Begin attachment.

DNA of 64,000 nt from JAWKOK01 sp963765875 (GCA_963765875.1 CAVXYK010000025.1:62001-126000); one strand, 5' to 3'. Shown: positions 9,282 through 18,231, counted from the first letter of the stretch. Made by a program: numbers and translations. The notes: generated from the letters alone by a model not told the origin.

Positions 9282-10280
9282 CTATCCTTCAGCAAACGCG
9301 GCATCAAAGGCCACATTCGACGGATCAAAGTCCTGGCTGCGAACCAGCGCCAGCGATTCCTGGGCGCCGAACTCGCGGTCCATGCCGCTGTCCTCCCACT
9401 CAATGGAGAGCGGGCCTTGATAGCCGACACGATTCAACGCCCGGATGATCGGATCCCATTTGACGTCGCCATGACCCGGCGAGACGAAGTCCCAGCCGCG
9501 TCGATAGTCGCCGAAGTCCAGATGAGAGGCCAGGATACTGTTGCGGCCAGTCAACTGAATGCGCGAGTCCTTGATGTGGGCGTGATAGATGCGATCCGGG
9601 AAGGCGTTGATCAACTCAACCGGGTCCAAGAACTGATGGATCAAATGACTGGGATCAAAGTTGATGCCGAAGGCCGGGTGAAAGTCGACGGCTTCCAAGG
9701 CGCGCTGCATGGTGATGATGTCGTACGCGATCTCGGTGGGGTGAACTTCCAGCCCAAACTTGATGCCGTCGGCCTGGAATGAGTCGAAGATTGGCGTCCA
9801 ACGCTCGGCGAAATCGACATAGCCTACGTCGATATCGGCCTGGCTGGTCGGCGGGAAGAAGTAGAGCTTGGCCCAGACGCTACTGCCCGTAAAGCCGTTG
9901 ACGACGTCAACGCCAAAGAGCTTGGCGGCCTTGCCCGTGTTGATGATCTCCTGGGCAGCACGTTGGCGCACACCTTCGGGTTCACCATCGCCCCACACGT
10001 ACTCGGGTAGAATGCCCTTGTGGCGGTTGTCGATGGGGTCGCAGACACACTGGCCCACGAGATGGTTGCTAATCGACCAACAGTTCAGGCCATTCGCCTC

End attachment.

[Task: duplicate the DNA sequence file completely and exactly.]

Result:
DNA of 64,000 nt from JAWKOK01 sp963765875 (GCA_963765875.1 CAVXYK010000025.1:62001-126000); one strand, 5' to 3'. Shown: positions 9,282 through 18,231, counted from the first letter of the stretch. Made by a program: numbers and translations. The notes: generated from the letters alone by a model not told the origin.

Positions 9282-10280
9282 CTATCCTTCAGCAAACGCG
9301 GCATCAAAGGCCACATTCGACGGATCAAAGTCCTGGCTGCGAACCAGCGCCAGCGATTCCTGGGCGCCGAACTCGCGGTCCATGCCGCTGTCCTCCCACT
9401 CAATGGAGAGCGGGCCTTGATAGCCGACACGATTCAACGCCCGGATGATCGGATCCCATTTGACGTCGCCATGACCCGGCGAGACGAAGTCCCAGCCGCG
9501 TCGATAGTCGCCGAAGTCCAGATGAGAGGCCAGGATACTGTTGCGGCCAGTCAACTGAATGCGCGAGTCCTTGATGTGGGCGTGATAGATGCGATCCGGG
9601 AAGGCGTTGATCAACTCAACCGGGTCCAAGAACTGATGGATCAAATGACTGGGATCAAAGTTGATGCCGAAGGCCGGGTGAAAGTCGACGGCTTCCAAGG
9701 CGCGCTGCATGGTGATGATGTCGTACGCGATCTCGGTGGGGTGAACTTCCAGCCCAAACTTGATGCCGTCGGCCTGGAATGAGTCGAAGATTGGCGTCCA
9801 ACGCTCGGCGAAATCGACATAGCCTACGTCGATATCGGCCTGGCTGGTCGGCGGGAAGAAGTAGAGCTTGGCCCAGACGCTACTGCCCGTAAAGCCGTTG
9901 ACGACGTCAACGCCAAAGAGCTTGGCGGCCTTGCCCGTGTTGATGATCTCCTGGGCAGCACGTTGGCGCACACCTTCGGGTTCACCATCGCCCCACACGT
10001 ACTCGGGTAGAATGCCCTTGTGGCGGTTGTCGATGGGGTCGCAGACACACTGGCCCACGAGATGGTTGCTAATCGACCAACAGTTCAGGCCATTCGCCTC